While you’re here, head outside and enjoy some of this fresh fish cooked in a traditional way. On either side of the market you have small restaurants with outdoor tables serving food all day. Which brings me to the most important part… the ceviche! For those of you who don’t know what ceviche is, it’s a raw fish salad which is in a sense “cooked” in lemon juice. It’s a typical food served all over Central America and I must say, the ceviche in Panama City is the best I’ve tried. It’s very cheap and you have several varieties to choose from (fish, shrimp, lobster, clam, conch, octopus…). If you get a chance, sneak into the alley behind the market and restaurants, where you can see the behind the scenes action of the market and ceviche-making.
Although you can buy fruit all along the Avenida Central, I highly recommend taking an early morning trip to the Mercado Publico San Felipe de Neri. It’s a produce and meat market where you can score fresh food at incredibly low prices. The vendors are super friendly (and often adorable) and if you really want to you can talk them down quite a bit in prices, though I didn’t find that necessary… the prices were already a fraction of what they’d be in the States or Europe.
If you walk along Avenida Balboa from the Casco Viejo to the Mercado de Marisco, you are already walking on (or near) the Cinta Costera. The Cinta Costera (the coastal strip) is a gorgeous pedestrian walkway that connects old and new Panama. You can enjoy a nice walk or run, or you can rent roller blades or a bike in the Casco Viejo. The Cinta Costera will take you all the way to metropolitan Panama City, where you can find a huge shopping mall with North American and European stores and restaurants and a movie theatre. On the way you will pass a few beautiful parks and the marina, where you can check out all the fancy yachts and sailboats.
The Amador Causeway is another great place to get some exercise. To get to there, you’ll need to take a bus or taxi (be sure to negotiate before getting in, cabs will try and rip you off). It is another long walkway over islands and land-bridges, where you’ll get some spectacular views. You’ll see Panama from a different angle, the harbor, the bridge of the Americas, Frank Gehry’s new project and the eternal queue of ships waiting to cross the Panama canal. At the end of the causeway there are several authentic restaurants and a large duty-free shopping area.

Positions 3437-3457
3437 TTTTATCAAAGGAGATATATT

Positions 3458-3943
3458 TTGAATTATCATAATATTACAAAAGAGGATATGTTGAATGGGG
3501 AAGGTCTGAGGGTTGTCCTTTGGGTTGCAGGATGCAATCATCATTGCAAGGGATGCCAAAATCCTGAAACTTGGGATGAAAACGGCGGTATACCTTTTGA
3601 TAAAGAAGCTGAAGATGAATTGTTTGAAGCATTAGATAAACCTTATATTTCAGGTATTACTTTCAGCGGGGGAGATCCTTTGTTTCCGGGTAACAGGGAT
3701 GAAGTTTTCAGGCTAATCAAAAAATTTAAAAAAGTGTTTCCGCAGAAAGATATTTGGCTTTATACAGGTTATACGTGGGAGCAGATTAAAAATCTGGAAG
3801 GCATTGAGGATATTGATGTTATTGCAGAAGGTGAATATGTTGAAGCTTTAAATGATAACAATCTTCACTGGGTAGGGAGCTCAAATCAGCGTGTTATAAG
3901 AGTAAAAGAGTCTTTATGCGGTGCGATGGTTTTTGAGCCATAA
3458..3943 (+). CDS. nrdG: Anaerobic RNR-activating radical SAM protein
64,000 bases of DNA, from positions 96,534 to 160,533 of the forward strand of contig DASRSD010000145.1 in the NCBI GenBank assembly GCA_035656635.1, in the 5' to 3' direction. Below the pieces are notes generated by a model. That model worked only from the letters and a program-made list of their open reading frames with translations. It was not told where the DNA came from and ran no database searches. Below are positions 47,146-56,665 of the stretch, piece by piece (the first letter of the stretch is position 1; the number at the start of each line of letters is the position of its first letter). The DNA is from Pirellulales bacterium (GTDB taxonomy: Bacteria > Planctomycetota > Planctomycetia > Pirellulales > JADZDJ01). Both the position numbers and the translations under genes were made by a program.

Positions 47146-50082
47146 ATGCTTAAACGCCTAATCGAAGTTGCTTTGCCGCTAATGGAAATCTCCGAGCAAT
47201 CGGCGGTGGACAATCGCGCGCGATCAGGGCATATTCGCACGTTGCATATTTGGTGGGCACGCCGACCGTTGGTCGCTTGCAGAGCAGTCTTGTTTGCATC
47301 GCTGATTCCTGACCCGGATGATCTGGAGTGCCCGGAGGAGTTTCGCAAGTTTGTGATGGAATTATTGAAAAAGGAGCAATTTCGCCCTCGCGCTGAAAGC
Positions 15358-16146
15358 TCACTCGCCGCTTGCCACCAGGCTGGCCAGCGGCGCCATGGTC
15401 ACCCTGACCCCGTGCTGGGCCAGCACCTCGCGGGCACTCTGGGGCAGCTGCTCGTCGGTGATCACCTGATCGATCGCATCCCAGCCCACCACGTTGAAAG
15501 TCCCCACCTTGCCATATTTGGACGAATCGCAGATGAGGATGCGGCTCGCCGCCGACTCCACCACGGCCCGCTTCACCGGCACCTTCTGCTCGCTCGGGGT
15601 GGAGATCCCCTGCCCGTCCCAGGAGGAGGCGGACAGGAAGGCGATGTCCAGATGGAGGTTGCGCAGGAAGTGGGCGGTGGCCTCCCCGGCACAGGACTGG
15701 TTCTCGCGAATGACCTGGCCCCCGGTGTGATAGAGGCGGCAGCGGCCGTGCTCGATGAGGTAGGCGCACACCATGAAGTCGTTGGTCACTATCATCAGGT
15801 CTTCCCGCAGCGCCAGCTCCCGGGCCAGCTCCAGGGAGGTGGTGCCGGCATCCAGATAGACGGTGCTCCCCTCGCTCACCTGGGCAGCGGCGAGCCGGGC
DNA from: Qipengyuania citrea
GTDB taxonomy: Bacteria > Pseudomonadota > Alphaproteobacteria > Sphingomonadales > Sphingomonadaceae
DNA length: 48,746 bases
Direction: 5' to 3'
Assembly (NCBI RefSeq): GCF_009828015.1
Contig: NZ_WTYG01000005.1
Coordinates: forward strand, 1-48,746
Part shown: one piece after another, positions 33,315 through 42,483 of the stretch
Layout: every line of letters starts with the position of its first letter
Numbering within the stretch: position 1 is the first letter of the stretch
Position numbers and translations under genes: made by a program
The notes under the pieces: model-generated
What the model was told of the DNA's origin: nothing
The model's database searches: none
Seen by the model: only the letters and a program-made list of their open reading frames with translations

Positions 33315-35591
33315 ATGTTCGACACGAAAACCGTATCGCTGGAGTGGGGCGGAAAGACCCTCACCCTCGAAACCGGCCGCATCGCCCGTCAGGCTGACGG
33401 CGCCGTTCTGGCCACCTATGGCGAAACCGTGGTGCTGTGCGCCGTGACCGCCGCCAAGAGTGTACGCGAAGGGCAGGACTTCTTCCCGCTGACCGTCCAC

Miraflores Visitor Center – Panama Canal
Just outside of Panama City is Miraflores, one of the three locks on the Panama Canal. This is certainly the most visited, when I was there in the late afternoon it was full of people. It cost about $15 to get in. The visitor center includes a four story viewing area, a museum, a cafe, and a short nationalistic 3D movie about the history of the canal (which left me with a lot of questions). Be sure to go in the morning or midday with plenty of time, I arrived in the afternoon and didn’t have enough time to see the museum. On the top floor you can watch the filling and emptying of the lock, while someone explains what is happening over a loudspeaker in English and in Spanish.
I was told you could also go to the Pedro Miguel area and watch the boats go through for free, and that there is a bus that will take you there from the terminal.
Mercado de Abastos
If you’re nuts about fruit like I am, it may be worth your while to take a cab over to Abastos market (near the bus terminal). It is a huge wholesale fruit and veggie market where you can get a large variety of produce for very cheap. If you look like a foreigner you will have to haggle though!
Mercado Nacional de Artesanías
The National Market of Handicrafts is loaded with amazing crafts made by locals, especially Kuna people. You can find it all… jewelry, clothing, masks, hats, decorations, ceramics… if you are going to get a traditional Panama hat, this is the place to do it! It is located in Panama Viejo, within walking distance of the above mentioned markets.
I was so pleasantly surprised by Panama, it may actually have become my favorite city! I had no idea I was such a city girl until I got there! If you’re planning on visiting Panama and you have any questions that you think I could answer, feel free to contact me… I’m happy to help!